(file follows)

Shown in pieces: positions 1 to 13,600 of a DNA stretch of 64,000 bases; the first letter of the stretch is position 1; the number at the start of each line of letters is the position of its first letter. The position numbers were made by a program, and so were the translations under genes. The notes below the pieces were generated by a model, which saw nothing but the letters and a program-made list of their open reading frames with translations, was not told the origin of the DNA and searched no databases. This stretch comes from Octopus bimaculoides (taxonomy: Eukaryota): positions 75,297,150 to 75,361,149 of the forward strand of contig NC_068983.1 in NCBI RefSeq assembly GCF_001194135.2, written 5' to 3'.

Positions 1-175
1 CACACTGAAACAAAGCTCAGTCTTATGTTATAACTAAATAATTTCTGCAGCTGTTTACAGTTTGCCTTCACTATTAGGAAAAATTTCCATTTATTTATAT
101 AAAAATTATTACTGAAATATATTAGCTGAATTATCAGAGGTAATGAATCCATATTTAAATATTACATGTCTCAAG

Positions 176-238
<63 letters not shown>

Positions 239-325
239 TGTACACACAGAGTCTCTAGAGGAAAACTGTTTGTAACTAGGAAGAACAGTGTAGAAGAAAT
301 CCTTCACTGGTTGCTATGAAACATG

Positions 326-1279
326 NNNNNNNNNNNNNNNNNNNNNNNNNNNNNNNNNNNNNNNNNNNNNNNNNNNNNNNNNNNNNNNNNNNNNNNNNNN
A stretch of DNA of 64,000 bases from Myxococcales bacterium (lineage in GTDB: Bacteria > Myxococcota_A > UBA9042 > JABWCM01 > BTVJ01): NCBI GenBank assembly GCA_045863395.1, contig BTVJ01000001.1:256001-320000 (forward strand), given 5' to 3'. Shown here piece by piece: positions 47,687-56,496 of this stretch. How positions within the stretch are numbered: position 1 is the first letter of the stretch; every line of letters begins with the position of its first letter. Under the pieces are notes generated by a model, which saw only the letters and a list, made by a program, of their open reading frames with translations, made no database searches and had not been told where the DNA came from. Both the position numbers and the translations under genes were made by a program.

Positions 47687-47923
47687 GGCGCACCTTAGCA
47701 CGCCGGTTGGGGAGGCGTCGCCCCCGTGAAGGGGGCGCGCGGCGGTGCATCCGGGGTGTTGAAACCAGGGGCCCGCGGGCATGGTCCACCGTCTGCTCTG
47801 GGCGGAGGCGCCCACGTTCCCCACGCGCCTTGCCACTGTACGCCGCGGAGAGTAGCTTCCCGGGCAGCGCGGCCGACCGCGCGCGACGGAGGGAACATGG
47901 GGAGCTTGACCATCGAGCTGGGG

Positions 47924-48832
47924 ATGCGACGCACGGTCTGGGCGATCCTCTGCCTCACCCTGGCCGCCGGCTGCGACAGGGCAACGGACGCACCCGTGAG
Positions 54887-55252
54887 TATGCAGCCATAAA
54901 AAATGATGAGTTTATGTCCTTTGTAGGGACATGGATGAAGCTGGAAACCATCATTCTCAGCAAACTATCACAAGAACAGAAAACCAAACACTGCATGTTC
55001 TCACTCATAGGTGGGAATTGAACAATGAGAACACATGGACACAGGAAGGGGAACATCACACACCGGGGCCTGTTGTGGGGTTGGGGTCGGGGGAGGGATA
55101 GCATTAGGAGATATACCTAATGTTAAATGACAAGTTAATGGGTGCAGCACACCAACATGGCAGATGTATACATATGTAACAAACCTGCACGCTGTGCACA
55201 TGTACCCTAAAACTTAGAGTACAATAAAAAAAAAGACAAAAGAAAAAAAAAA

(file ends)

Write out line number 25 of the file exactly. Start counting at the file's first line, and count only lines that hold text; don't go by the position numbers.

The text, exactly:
55201 TGTACCCTAAAACTTAGAGTACAATAAAAAAAAAGACAAAAGAAAAAAAAAA